SALMON SAVVY

Sport Fishing - - ELECTRONICS -

Alaska of­fers shots at five species of salmon, all with sil­very sides ex­cept when they as­cend rivers to spawn and grow darker. CHI­NOOK SALMON

On­corhynchus tshawytscha, aka king salmon, can reach 60 pounds or more. Chi­nook are con­sid­ered the most prized salmon sport fish by most an­glers. The IGFA all-tackle record weighed 97 pounds, 4 ounces, caught in Alaska’s Ke­nai River. Killer whales, bears and seals also tar­get the salmon for meals, so watch over your shoul­der when fish­ing.

COHO SALMON

On­corhynchus kisutch, aka sil­ver salmon, are widely dis­trib­uted and grow to 20 pounds. Jerry Lifton’s record catch in New York’s Salmon River weighed 33 pounds, 4 ounces. Coho are also avail­able in cold-wa­ter land­locked lakes, such as the Great Lakes, after suc­cess­ful trans­plan­ta­tions that be­gan in the 1960s.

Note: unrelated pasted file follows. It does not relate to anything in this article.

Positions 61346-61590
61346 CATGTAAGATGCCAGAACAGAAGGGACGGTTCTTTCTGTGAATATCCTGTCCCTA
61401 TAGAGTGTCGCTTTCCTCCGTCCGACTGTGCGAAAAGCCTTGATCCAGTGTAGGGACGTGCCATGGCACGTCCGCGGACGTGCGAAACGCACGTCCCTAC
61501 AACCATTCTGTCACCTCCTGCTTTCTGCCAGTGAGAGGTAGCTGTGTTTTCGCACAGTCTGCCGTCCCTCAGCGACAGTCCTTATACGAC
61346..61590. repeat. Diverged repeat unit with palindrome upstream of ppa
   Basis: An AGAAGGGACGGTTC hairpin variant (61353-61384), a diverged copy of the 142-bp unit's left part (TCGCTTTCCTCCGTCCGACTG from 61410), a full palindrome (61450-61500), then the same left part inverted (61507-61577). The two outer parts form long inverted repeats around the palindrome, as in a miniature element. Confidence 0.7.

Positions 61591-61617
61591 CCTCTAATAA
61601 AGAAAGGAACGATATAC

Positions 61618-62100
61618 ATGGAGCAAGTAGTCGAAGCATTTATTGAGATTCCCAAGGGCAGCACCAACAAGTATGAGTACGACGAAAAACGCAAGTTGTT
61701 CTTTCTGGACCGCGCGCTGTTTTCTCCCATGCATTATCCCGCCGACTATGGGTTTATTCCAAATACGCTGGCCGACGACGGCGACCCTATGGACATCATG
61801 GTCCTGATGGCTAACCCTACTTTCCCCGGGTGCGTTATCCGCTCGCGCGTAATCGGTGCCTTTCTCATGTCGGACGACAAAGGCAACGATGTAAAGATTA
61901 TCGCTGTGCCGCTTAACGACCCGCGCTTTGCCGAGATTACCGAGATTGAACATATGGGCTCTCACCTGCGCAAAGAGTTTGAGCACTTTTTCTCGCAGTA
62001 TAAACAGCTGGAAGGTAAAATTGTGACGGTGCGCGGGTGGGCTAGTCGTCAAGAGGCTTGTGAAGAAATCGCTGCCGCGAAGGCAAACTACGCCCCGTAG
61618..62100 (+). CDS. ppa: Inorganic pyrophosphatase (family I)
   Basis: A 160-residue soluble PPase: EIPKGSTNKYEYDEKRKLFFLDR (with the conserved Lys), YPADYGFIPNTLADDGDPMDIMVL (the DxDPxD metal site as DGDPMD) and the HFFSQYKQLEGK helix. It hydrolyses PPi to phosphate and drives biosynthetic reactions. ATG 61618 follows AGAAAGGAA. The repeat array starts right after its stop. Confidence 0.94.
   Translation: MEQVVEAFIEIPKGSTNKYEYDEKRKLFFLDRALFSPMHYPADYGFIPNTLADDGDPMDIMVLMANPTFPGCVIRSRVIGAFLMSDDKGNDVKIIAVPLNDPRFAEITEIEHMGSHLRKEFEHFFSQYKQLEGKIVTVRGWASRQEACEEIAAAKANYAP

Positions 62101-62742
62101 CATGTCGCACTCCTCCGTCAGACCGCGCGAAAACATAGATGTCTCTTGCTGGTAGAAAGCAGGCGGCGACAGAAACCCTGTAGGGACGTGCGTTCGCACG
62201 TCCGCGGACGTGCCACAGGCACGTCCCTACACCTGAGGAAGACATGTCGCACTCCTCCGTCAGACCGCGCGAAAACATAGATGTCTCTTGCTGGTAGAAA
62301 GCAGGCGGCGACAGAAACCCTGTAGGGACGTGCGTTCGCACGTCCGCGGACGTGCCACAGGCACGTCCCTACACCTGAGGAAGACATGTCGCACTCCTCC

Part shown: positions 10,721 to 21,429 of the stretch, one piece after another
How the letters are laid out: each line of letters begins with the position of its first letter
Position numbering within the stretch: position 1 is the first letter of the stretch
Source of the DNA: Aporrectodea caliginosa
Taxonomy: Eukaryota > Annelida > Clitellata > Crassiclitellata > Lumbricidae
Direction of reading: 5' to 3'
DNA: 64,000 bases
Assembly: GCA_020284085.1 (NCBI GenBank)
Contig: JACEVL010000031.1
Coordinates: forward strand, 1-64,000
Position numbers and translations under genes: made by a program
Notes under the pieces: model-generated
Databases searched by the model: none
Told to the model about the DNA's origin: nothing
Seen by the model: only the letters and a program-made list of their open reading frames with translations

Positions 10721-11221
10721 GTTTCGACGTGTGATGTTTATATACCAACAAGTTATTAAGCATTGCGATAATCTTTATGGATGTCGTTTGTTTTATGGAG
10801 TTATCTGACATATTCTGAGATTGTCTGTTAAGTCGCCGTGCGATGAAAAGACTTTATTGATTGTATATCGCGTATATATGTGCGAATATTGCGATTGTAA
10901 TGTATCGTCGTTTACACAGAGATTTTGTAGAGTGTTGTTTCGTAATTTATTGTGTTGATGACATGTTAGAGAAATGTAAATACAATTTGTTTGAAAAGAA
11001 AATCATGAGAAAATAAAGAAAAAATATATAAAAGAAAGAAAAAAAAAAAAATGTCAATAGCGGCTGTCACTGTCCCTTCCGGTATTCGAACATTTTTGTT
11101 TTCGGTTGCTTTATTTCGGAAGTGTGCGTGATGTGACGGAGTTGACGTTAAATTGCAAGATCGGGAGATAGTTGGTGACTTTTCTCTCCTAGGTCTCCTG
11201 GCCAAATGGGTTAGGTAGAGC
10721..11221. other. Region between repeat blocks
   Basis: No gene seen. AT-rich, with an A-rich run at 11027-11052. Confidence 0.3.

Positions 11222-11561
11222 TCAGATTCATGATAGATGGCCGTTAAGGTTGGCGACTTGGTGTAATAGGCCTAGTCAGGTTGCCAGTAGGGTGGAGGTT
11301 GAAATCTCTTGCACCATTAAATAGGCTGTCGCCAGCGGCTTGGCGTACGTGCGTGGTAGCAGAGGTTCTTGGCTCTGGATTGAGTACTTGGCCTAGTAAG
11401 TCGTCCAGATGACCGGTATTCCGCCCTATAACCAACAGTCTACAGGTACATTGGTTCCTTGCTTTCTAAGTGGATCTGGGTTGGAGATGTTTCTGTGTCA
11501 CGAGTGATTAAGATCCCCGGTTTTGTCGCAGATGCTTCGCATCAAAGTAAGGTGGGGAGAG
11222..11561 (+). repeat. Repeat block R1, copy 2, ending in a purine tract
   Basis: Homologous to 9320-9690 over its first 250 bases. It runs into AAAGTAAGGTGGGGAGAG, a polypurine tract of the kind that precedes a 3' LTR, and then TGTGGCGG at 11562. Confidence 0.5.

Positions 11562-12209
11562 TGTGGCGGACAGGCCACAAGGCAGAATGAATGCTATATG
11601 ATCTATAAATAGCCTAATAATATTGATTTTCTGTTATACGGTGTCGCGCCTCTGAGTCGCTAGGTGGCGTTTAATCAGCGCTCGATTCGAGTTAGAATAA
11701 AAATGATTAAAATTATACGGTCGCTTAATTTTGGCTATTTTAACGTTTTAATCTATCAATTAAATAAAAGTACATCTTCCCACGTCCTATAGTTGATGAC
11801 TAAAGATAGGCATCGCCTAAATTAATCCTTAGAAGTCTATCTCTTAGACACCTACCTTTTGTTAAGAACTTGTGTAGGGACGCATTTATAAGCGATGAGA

SOCK­EYE SALMON

On­corhynchus nerka, aka red salmon, pos­sess oily flesh and gen­er­ally run 6 to 15 pounds. Sock­eye turn an ob­vi­ous red color dur­ing re­pro­duc­tion, but die off after spawn­ing just once. Stan Roach landed the IGFA record, weigh­ing 15 pounds, 3 ounces, caught in the Ke­nai River.

CHUM SALMON

On­corhynchus keta, aka dog salmon, av­er­age 8 pounds but can reach up to 40. Con­sid­ered the least fla­vor­ful of the salmon, chum turn from a sil­very blue-green to a dark olive green when en­ter­ing fresh wa­ters. Spawn­ing male chum salmon de­velop ca­nine teeth to fend off other males. The cur­rent IGFA record holds strong at 35 pounds, caught in Bri­tish Columbia in July 1995.

PINK SALMON

On­corhynchus gor­buscha, aka hump­back salmon, sel­dom ex­ceed 5 pounds, and de­velop a hump after they en­ter rivers. Hump­ies are the small­est and most abun­dant Pa­cific salmon. The all-tackle record was caught in Mon­roe, Wash­ing­ton, weigh­ing 14 pounds, 13 ounces.

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